After the Orlando attack, she noted, Mr. Trump suggested on television that Mr. Obama sympathized with Islamic terrorists.

“Just think about that for a second,” Mrs. Clinton said. “Even in a time of divided politics, this is way beyond anything that should be said by someone running for president of the United States.”


Hillary Clinton, the presumed Democratic nominee for president, echoed many of President Obama’s points in a speech on Tuesday in Pittsburgh. Credit Eric Thayer for The New York Times

“We don’t need conspiracy theories and pathological self-congratulations,” she added. “We need leadership, common sense and concrete plans.”

Mr. Obama staunchly defended his administration’s approach to countering terrorism, listing gains that the United States has made against the Islamic State in Iraq, Syria and Libya: killing the group’s top leaders, capturing more of its territory and whittling away at its financial resources.

He also called on Congress to enact gun restrictions that it has so far resisted, including the resurrection of a ban on assault weapons and a measure that would bar people on “no-fly” lists because of suspected terrorist ties from buying a gun.

“Enough talking about being tough on terrorism,” Mr. Obama said. “Actually be tough on terrorism and stop making it as easy as possible for terrorists to buy assault weapons.”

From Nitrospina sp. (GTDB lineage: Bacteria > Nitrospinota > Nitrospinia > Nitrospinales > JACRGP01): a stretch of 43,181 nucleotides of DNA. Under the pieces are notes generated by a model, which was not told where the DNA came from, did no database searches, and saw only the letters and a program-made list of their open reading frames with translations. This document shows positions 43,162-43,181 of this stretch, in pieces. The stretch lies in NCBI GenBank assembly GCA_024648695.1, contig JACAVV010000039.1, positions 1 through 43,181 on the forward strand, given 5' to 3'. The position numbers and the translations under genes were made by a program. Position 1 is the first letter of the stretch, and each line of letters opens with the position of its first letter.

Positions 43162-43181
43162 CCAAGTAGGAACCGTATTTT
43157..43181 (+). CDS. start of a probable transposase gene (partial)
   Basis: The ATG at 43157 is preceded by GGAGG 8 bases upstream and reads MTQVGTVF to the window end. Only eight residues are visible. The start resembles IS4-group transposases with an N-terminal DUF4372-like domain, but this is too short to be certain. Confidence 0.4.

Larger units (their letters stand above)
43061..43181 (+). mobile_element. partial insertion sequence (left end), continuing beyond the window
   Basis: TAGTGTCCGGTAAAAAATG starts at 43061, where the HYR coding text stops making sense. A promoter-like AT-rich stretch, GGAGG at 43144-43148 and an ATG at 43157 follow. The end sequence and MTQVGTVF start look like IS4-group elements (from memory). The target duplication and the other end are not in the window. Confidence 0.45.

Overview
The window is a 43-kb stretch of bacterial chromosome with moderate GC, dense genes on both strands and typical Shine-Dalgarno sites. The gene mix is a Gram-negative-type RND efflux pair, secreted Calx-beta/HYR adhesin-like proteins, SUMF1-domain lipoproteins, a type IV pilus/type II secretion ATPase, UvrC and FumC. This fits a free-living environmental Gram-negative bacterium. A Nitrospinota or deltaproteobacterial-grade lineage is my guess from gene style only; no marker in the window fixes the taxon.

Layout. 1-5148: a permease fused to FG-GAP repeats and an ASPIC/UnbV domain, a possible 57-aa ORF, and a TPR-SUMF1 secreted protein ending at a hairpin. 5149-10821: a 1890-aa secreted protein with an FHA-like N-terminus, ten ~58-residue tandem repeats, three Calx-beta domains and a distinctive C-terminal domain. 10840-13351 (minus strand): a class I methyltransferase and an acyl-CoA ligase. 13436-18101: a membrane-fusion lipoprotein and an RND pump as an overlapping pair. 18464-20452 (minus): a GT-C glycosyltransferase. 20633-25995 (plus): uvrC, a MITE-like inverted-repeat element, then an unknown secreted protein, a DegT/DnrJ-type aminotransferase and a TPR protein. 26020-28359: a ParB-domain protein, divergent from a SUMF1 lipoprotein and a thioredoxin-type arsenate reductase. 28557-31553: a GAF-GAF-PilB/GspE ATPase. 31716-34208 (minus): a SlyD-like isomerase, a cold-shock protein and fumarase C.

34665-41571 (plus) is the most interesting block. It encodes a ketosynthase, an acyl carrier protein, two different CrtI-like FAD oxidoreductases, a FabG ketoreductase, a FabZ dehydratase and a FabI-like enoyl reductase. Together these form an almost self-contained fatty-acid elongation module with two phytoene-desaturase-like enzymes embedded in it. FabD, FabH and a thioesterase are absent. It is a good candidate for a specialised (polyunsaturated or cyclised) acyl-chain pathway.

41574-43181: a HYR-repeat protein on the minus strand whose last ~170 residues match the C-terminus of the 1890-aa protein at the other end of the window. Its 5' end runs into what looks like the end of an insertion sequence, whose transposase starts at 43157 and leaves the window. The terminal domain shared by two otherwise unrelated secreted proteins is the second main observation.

The last time a president so aggressively injected himself into the race to succeed him was in 2000. But Bill Clinton’s criticism of George W. Bush, the governor of Texas and the Republican nominee that year, illustrates just how jarringly different this race is from a normal White House campaign.

“How bad can I be?” Mr. Clinton said at a fund-raiser that summer, mimicking the voice of Mr. Bush. “I’ve been governor of Texas. My daddy was president. I own a baseball team. They like me down there.”

”Everything is rocking along hunky-dory,” he added. “Their fraternity had it for eight years, give it to ours for eight years.”

The ridicule, while tame by today’s standards, infuriated Mr. Bush’s father, former President George Bush, who warned that if Mr. Clinton “continues that, then I’m going to tell the nation what I think about him as a human being and a person.’’